Burning out and I just started.

  1. Hey everyone! I'm new to the site but it looks to be a nice place for advice! I graduated this past december so I am a very new nurse. I have started my career out on a med-surg floor and it's the most challenging thing I've ever done in my life!! My floor is really crazy and stressful...I dread going to work every day and this is not what I imagined nursing to be like I love being a nurse but my floor is pretty awful for many reasons I won't go in to. I've worked on the floor as a GN since Nov and have been an official RN since the beginning of March. I so badly want to leave this floor, but I don't know if it's too soon to make a move like that. Do you think I should try and stick it out? Thanks for any advice...it was really nice to just vent!
  2. Visit spangle1683 profile page

    About spangle1683

    Joined: Apr '09; Posts: 1

    5 Comments

  3. by   coola
    "... do you think i should try and stick it out? thanks for any advice...it was really nice to just vent!"

    without details of what makes your unit so stressful, it's hard to advise specifically. however, i also found my first year the hardest thing i had ever done(and i have done a lot of hard things!)! i was fortunate to have my first rn job in a great place with great staff and supportive management. people can make or break your experience and socially unskilled or unprofessional interaction can be very confusing to the new nurse. looking back, i know the difficulty for me was the accumulated technical, physical, and emotional onslaught. all this and the responsibility to do no harm while under incredible pressure! however, i challenged myself and got the benefit of the suggested 2 years med-surg acute care experience which laid the groundwork for having confidence in my skills and abilities.
    so assess your situation. engage constructively with rns you respect. if your work situation is just "really crazy" and not toxic then stick it out and be absolutely sure to get some balance with healthy activity outside of work. limit overtime as much as possible. otherwise, check out a better situation and make a lateral move. do not give up.
    best of luck. i think you'll make it and looking back be proud of yourself. :spin:
  4. by   Mollypita
    I just finished that "first year in nursing" and I can tell you, it does get better. For the first few months, I had to take a Xanax after my shift or I could never have gotten to sleep due to things constantly running through my head over and over. Give it a few more months, then if you still want to leave, start looking around. But you may just start to feel much more comfortable right where you are.
  5. by   NIGHTWOLF87
    i also started out on a medical/oncology floor when i first graduated, and i know exactly how you feel. it was super hectic: patient load of around 14 patients, plus admissions, discharges, and the staff weren't exactly "new hire friendly", and this facility was still using paper charting at the time. so i averaged anywhere from 2-3 hours, sometimes more, charting after my 12 hr shift was done. i was so tired after each shift. nursing school never told me about this! but i hung in there, learned a lot, and learned how to manage adverse situations. did that for about a year. my first love has always been kids, so when the current nicu position i have opened up, i jumped at it. also tried some ltc/rehab, pediatric home health (too much paperwork!), alzheimers pts, and now i also work part time at a private psych hospital. so i speak from experience, it does get better! you went to school, graduated, passed the nclex, and are an rn, so don't feel like you don't know anything! trust and believe in yourself. there are always those in any job environment who seem to do nothing but criticize no matter what the situation. they are the type that if they won a million dollars, they would complain about the container it came in, so just learn to blow them off. if the your work environment is too unbearable, then look for something else. see what is available on another unit. there are always options. so just hang in there and good luck!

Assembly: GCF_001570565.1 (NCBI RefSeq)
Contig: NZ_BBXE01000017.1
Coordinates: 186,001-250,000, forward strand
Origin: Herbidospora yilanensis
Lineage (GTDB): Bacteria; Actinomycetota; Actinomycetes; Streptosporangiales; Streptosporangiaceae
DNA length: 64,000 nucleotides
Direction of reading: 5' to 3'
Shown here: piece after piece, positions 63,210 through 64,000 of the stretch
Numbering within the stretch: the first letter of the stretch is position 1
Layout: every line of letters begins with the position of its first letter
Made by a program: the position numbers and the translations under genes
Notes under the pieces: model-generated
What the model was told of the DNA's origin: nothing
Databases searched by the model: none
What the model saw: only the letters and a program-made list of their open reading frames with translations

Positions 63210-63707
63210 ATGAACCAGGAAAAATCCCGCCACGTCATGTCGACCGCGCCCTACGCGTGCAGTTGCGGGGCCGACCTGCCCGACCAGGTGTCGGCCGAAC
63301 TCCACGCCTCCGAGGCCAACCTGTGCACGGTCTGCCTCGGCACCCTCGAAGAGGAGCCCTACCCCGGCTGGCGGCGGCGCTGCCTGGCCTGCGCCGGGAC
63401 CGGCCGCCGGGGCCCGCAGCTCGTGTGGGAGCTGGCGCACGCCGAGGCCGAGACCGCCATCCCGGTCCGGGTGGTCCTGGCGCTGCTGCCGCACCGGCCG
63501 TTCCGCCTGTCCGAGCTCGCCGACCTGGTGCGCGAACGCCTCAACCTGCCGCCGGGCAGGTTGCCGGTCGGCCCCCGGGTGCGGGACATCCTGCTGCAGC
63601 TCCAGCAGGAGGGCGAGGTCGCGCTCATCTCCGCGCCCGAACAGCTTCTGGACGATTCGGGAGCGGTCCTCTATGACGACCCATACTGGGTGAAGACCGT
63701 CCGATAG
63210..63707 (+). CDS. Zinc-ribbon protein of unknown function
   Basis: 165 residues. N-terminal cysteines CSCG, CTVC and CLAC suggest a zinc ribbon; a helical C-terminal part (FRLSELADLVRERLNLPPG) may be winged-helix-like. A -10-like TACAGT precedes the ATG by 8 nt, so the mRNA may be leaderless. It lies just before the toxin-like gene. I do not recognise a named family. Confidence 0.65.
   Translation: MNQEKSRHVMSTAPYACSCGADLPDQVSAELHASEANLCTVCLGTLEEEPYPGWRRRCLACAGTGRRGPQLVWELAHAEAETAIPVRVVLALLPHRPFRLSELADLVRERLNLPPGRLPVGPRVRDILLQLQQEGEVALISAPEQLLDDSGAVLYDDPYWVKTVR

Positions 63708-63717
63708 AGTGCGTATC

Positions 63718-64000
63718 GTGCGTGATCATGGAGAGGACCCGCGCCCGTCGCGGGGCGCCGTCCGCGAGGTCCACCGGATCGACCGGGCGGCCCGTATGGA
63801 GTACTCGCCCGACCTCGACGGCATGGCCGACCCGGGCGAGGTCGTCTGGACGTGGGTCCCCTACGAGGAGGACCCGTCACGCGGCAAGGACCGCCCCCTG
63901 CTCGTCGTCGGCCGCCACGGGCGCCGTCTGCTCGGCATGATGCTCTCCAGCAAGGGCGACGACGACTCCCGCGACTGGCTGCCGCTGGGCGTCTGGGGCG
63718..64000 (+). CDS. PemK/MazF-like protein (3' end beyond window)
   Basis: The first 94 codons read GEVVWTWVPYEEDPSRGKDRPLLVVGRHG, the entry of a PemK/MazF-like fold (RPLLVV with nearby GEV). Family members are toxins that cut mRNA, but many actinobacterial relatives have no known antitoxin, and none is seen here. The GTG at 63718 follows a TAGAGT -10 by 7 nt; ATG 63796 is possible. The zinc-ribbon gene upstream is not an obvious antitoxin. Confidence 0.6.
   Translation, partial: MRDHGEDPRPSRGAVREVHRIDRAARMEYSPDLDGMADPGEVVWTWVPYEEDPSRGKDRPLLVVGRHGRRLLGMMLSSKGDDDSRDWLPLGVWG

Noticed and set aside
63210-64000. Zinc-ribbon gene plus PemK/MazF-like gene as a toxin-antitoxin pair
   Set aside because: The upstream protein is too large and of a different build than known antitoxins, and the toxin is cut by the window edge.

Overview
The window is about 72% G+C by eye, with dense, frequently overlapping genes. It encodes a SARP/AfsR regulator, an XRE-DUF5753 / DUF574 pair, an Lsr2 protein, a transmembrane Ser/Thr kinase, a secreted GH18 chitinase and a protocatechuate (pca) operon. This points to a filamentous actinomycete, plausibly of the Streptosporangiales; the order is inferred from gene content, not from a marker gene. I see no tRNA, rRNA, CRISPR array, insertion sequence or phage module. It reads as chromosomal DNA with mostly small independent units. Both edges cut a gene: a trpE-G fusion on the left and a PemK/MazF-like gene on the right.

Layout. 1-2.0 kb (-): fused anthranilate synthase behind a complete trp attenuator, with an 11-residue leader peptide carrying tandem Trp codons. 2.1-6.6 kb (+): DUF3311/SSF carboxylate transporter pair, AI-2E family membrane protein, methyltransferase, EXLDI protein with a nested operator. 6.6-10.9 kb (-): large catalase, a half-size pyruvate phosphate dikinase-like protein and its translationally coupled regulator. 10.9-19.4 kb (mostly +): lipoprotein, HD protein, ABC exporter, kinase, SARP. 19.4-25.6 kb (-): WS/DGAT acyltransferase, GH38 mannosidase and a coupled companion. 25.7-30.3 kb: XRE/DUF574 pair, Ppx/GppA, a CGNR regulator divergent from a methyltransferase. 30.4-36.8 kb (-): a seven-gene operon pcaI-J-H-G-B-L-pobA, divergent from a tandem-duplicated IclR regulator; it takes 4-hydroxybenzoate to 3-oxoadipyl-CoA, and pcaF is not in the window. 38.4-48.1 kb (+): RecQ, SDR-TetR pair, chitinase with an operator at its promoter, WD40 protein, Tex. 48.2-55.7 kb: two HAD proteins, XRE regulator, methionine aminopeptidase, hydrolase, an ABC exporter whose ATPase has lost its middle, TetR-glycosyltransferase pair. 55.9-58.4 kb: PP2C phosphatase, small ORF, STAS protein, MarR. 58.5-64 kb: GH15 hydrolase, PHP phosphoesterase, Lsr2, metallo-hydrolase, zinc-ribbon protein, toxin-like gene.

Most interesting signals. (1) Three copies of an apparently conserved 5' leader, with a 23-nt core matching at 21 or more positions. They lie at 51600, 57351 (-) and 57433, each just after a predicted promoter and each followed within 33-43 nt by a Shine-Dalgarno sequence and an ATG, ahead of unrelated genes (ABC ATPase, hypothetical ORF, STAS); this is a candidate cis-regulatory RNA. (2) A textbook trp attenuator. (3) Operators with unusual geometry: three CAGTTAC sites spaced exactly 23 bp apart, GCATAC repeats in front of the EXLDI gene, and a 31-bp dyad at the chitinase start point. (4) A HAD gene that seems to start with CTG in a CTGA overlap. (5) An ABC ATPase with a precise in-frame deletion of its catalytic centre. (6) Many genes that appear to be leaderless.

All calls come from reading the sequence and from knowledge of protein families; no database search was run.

6. by   deybozz
    I think it is so Wonderful to find a profession with a group of people so supportive!! I just want to say "Thank You" in advance. I'm sure a day will come when I'll be asking for advice!! = )
  7. by   SteffersRN87
    First... take a deep breath...

    When I graduate, I went straight into ICU. I did feel comfortable after being there for six months and it was OK (despite what everyone says about new nurses in ICU). But I quickly got tired of arresting patients and all of the adrenaline action that I came to ICU for. And, I realized that I missed having the interaction with awake patients. I applied for the position where I am now with about 7 months experience. The recruiter and manager both inquired as to why I wanted to make such a quick career move, I told them flat out that ICU was not my hopes and dreams and I just did not love it. They took me in with a warm welcome. I work outpatient and we take care of oncology and cell transplants, administer chemo & IV infusions, and recovery invasive procedure patients. I love it! I felt very much the same way you did with going to work. Look around and see what else there is! It might just work for you too!

close